South Africa and other African governments oppose the legislation. The reason is that its real purpose is to punish African states that have refused to support the US position in United Nations resolutions condemning Russia.

Ramaphosa and Biden could well find a formula by which US intelligence could quietly share with African governments about Russian activities in Africa, especially those deemed harmful to democratic stability.

Another topic that will require close attention is China’s relationship with the continent.

Tensions between the US and China have risen in recent years, dashing hopes for cooperation between Africa, China and the US. However, Africa is one region where two major powers can experiment with discreet competition in line with agreed African priorities.

South Africa has an excellent relationship with both China and the Biden administration. Perhaps Ramaphosa and Biden could revisit what was once known as a win-win formula for parallel and even joint action.

Managing Sino-US competition in response to African priorities can be beneficial for peace and development.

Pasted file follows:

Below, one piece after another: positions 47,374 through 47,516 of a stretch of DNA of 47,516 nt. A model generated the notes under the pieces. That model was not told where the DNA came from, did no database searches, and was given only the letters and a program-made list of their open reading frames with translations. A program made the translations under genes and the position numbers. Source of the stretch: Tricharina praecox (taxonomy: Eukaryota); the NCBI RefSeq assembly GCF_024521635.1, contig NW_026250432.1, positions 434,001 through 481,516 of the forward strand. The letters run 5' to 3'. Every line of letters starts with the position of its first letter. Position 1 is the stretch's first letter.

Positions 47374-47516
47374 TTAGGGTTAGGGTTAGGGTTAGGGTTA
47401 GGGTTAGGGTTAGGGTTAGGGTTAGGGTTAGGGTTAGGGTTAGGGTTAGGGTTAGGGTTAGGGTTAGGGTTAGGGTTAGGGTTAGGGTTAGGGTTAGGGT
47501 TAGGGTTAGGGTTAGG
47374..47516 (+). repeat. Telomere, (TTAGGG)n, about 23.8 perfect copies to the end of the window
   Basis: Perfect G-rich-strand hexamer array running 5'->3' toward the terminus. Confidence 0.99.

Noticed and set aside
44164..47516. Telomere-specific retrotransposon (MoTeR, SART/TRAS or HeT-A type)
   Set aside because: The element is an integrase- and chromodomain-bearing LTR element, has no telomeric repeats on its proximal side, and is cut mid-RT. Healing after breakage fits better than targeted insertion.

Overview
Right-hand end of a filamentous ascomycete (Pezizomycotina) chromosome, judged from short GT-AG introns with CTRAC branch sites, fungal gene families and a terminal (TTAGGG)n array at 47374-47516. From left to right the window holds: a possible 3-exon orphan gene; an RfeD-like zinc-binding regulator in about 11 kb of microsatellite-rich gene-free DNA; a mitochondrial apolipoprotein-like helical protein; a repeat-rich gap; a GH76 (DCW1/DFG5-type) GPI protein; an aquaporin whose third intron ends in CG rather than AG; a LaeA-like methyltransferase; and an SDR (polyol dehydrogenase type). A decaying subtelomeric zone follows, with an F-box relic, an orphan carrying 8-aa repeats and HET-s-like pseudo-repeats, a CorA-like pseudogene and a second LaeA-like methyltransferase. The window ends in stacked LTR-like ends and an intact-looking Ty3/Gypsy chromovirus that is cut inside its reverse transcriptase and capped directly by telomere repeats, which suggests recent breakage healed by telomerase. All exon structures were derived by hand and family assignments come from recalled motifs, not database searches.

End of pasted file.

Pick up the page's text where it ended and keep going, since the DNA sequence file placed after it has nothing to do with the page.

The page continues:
Will these two be able to cement a sustainable, productive partnership between two different liberal democracies?

It depends on the degree of trust between them, despite the occasional foreign policy disagreement, such as how to respond to the war in Ukraine.

Tensions between sovereign nations are inevitable, whether they are allies or adversaries. The USA and South Africa are neither staunch opponents nor staunch allies. They have a complicated and sometimes troubled relationship.

A positive relationship between their leaders at a time of deep internal divisions and rapid global change can help develop and sustain democracy in both countries. If they make progress in overcoming their internal differences, it should enable them to play a more active and constructive role in Africa, a region that is most important to South Africa and increasingly important to the US.

John J. Stremlau, Emeritus Professor of International Relations at the University of the Witwatersrand

This article is republished from The Conversation under a Creative Commons license. Read the original article.